TCHAIKOVSKY (1840 - 1893) Serenade
for Strings. Op. 48. 28.05
Antonin DVORAK (1841 - 1904)
Serenade for Strings in E Major. Op. 22. 25.28
Edward ELGAR (1857 - 1934)
Introduction & Allego for strings. Op. 47. 12.53
Serenade for string orchestra. Op.20. 11.43
Ralph VAUGHAN WILLIAMS (1872 - 1958)
The Lark Ascending. 15.05 Fantasia on
'Greensleeves'. 4.11 Fantasia on a Theme by Thomas Tallis.
Josef SUK (1874 - 1935) Serenade
for String Orchestra. Op. 8. 26.20
London Chamber Orchestra
Recorded All Saints Church,
Petersham. June 1988 & Dec 1989. Virgin Classics. 7243 5 61763 2 4
CD1 78.49 CD2 61.14
Recent items which have come my way for reviewing have included several Virgin
double CD's ("twofers"). These are retailing at less than £9.00 for
the two discs and seem to me to be good value. The latest to hand is String
Serenades, with the London Chamber Orchestra playing works which are
well known and deservedly so. The recordings are not new - they date from
1988 and were released in 1989. My collection still includes one of the discs
released at the time (the English element of the works on this latest release).
I rated the disc highly then, and listening afresh in the new package reminds
me how much I enjoyed it.
The new discs have less generous notes provided than when issued earlier.
Like others in the series the items played are fully detailed with details
of the works, playing times, names of the performers and recording dates.
This is all useful and essential, but basic information on the works played
is minimal with just one page (in English that is - German and French
translations are included) to cover all the items on the two discs. As one
assumes the packages in the series are aimed primarily at the general buyer
rather than the out and out collector, presumably he/she would welcome more
Everything was recorded at the same venue, All Saints Church, Petersham,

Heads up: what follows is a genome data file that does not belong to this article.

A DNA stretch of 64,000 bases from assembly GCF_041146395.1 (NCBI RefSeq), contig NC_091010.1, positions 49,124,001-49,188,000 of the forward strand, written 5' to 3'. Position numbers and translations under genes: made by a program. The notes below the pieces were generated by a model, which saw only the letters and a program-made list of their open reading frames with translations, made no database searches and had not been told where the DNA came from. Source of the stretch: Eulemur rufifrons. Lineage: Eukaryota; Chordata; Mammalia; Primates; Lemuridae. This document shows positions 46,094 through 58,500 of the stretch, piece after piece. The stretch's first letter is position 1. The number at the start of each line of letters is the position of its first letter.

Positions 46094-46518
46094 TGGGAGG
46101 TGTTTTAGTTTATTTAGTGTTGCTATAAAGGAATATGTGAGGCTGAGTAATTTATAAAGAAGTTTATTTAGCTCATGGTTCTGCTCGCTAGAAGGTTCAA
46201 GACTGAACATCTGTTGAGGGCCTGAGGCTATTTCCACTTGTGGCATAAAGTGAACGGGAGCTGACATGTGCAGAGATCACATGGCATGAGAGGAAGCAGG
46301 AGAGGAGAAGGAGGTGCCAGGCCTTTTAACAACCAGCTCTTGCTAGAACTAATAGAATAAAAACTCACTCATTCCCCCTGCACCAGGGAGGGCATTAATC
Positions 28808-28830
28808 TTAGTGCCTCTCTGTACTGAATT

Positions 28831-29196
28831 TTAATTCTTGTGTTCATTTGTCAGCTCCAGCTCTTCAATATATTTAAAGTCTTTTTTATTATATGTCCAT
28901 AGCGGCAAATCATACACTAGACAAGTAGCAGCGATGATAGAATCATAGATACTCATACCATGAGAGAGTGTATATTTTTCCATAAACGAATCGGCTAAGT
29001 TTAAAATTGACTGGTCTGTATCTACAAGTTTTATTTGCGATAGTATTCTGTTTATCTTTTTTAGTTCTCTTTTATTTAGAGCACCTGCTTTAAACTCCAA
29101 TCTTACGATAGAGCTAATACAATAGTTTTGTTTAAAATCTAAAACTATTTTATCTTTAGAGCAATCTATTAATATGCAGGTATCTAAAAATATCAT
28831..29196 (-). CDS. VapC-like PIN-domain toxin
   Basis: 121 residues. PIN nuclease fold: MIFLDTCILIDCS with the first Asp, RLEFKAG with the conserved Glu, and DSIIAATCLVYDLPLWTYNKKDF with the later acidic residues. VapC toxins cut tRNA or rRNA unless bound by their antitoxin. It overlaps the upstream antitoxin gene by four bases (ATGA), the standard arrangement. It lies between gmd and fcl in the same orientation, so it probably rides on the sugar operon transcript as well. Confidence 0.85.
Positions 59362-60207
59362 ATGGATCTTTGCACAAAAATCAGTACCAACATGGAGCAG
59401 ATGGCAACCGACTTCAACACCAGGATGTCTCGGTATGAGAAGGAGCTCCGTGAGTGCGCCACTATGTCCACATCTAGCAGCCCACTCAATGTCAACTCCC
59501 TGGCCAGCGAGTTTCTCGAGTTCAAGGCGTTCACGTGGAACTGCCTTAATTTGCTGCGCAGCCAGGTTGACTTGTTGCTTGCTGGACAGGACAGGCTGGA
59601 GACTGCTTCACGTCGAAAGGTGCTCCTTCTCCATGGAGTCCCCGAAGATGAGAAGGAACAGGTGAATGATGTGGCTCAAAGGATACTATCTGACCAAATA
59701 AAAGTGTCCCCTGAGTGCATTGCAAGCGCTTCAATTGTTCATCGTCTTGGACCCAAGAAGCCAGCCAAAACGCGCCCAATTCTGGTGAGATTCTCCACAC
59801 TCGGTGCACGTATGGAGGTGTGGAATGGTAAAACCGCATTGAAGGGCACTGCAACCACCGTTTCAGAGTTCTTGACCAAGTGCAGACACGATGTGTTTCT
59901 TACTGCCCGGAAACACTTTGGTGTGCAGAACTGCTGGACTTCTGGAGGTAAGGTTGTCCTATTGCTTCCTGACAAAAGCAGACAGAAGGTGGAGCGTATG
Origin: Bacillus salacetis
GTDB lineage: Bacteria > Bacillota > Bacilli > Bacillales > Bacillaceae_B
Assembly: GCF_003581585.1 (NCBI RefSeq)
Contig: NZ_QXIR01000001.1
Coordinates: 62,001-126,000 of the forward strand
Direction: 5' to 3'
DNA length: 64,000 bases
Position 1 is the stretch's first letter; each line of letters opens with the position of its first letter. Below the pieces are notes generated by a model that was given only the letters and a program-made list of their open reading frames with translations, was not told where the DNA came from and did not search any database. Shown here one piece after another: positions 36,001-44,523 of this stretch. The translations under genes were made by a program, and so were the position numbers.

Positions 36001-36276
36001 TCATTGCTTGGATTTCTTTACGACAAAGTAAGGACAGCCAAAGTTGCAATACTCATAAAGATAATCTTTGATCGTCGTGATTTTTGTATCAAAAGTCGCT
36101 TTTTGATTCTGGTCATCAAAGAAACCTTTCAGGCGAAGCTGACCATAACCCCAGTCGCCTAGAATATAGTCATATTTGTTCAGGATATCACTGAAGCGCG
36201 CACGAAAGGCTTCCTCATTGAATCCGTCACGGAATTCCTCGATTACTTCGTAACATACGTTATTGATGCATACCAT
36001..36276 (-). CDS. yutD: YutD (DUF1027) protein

and the engineers did a fine job, although this is not a recording for those
who like the "centre aisle seat, half way up the hall" approach. They may
find the closeness and clarity of individual instruments too much, even though
the Church's spacious acoustic has been captured well in ensemble passages
and the overall balance is good. If I have a quibble it is with the over
romantic approach, taking liberties with tempi, the affectionate over lingering
throughout, (for instance, the Waltz passage in the Tchaikovsky would have
the dancers among us held up on our toes longer than is good for our dignity).
Curiously though, the Waltz in Dvorak's Serenade was played without
affectation to the music's gain.
The Serenades from the two (related) Czech composers were given glowing
performances. Tempi were free throughout and if one remembers that the L.C.O.
is directed from the violin rather than conducted then the control shown
becomes even more admirable. Lightness and shading, subtle dynamics, all
were present. Probably the least known item of the selection is the early
piece by Josef Suk - a charming four movement work featuring some fine writing
for the cello in particular throughout.
The English works spread over the two discs will be familiar to most of us.
In choosing them the orchestra clearly was prepared to challenge the strong
competition in the field, notably the incomparable Barbirolli versions. The
magical refinement that he brought to music he loved may never be matched
but the discs under discussion can stand comparison with all but the very
best. The Introduction and Allegro was rather special. The close recording
was here an undoubted gain with the string quartet in Elgar's little masterpiece
playing a fuller part then one sometimes hears. Played with passion and bite,
the drive and vigour were reminiscent of a live performance. The following
E Minor Serenade was given a pleasantly relaxed reading. Christopher
Warren-Green was an outstanding soloist in a radiant The Lark Ascending,
followed by a rather bland Greensleeves. For the Tallis Fantasia
the normal seventeen players were augmented with a second smaller body
with magical results. The acoustic, the intensity and quality of the playing,
the soaring solo violin (Warren-Green again), and the unity of the group
made this a top class reading.
Slight reservations, but these are minor compared to the pleasure the disc